DAMASCUS // Leaders from Fatah and Hamas held "friendly" talks in Damascus on Friday, agreeing to hold another meeting designed to bring about reconciliation. Khaled Meshaal, the exiled head of Hamas, based in Damascus, and a senior Fatah representative, Azzam al Ahmad, released a joint statement after their discussions. They said they had reviewed "points of disagreement" and laid out "a process and measures to advance towards reconciliation".Following the next meeting, due to take place "shortly", they hope to go to Cairo to sign a definitive agreement on Palestinian unity, the statement said.
Hamas, which rules the Gaza Strip, and Fatah, which controls the West Bank, have been bitterly divided since Hamas won elections in 2006. Talal Nasser, a Hamas official in Syria, said the group was "very keen for Palestinian reconciliation", but insisted there would be no softening of its stance either on refusing to recognise Israel or its rejection of past agreements made by the Palestinian Authority (PA) with the Israeli government. "This meeting indicates that the Palestinian people in the West Bank and Gaza are united," he said. "But we have to stress again that there can be no reconciliation under the pressure of recognising Israel as a state or recognising the Quartet's conditions or to accept any decision that cuts Palestinian rights.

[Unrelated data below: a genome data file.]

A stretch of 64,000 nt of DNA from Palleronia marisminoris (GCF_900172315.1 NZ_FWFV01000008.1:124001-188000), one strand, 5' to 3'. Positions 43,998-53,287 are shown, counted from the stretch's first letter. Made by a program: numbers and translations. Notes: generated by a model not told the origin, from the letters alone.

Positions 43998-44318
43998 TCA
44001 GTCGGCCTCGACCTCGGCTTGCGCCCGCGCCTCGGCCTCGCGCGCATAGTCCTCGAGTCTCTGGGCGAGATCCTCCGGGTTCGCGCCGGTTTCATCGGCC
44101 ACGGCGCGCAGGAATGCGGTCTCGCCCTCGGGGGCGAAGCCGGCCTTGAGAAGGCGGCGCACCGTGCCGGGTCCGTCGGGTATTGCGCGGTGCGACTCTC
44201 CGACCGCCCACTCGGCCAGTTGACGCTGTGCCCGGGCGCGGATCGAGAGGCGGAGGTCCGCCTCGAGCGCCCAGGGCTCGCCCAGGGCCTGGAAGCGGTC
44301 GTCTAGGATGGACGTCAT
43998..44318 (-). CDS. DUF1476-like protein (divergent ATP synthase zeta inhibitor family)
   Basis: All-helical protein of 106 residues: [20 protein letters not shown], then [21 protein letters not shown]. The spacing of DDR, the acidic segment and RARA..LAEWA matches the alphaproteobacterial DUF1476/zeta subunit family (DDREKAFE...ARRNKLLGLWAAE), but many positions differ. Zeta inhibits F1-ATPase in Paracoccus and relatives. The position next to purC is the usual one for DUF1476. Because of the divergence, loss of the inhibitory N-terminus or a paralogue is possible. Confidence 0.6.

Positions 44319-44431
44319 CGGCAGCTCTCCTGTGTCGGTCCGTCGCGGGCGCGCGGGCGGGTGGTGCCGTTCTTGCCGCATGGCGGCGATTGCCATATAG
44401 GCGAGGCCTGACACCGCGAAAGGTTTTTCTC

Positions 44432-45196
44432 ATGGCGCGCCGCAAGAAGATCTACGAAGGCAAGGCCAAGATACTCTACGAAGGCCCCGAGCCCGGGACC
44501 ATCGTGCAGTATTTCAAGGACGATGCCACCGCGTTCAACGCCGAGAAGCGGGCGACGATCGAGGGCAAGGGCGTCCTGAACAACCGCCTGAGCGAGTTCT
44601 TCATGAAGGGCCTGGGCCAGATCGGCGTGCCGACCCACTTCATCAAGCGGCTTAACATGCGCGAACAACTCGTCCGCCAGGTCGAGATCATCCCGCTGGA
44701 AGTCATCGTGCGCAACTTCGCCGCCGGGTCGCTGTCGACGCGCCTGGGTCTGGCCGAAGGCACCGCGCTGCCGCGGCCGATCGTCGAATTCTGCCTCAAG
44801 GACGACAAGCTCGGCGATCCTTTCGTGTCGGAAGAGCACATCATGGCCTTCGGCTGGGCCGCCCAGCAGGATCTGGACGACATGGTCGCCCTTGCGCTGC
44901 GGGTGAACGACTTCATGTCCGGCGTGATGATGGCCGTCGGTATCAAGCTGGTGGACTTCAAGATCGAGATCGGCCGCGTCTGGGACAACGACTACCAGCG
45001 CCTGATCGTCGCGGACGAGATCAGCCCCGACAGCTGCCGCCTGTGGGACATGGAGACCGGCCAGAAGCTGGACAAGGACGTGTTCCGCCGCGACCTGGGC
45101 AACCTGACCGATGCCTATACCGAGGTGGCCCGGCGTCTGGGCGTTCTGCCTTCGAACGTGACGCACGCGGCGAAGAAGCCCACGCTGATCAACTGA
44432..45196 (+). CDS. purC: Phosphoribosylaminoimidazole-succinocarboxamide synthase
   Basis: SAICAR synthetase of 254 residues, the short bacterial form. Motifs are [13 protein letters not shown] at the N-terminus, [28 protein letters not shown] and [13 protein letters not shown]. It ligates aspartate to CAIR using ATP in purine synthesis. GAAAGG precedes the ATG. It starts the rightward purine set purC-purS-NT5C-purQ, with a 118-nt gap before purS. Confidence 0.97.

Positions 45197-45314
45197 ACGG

"We are looking for reconciliation on the basis of resistance and the fulfilment of the rights of the Palestinian people." The Quartet – the United States, the European Union, Russia and the United Nations – has refused to negotiate with Hamas until it recognises Israel and accepts the PA as the official representative of the Palestinians. Mr Nasser also indicated that Friday's meeting was designed to undercut the Quartet-backed direct peace talks under way between Israel and the PA, negotiations Hamas and other Palestinian factions have refused to recognise.
Friday's meeting "was to put a stop to the further erosion of Palestinian rights and to end the road of free concessions being given to Israel", he said. email@example.com